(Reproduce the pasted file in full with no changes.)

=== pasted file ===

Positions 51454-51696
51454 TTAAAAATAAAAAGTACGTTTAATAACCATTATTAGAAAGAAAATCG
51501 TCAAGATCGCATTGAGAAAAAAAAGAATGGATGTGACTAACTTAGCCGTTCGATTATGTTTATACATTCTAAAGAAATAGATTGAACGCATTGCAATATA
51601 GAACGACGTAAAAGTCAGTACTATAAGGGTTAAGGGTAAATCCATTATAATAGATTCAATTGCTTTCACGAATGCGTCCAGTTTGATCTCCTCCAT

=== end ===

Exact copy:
Positions 51454-51696
51454 TTAAAAATAAAAAGTACGTTTAATAACCATTATTAGAAAGAAAATCG
51501 TCAAGATCGCATTGAGAAAAAAAAGAATGGATGTGACTAACTTAGCCGTTCGATTATGTTTATACATTCTAAAGAAATAGATTGAACGCATTGCAATATA
51601 GAACGACGTAAAAGTCAGTACTATAAGGGTTAAGGGTAAATCCATTATAATAGATTCAATTGCTTTCACGAATGCGTCCAGTTTGATCTCCTCCAT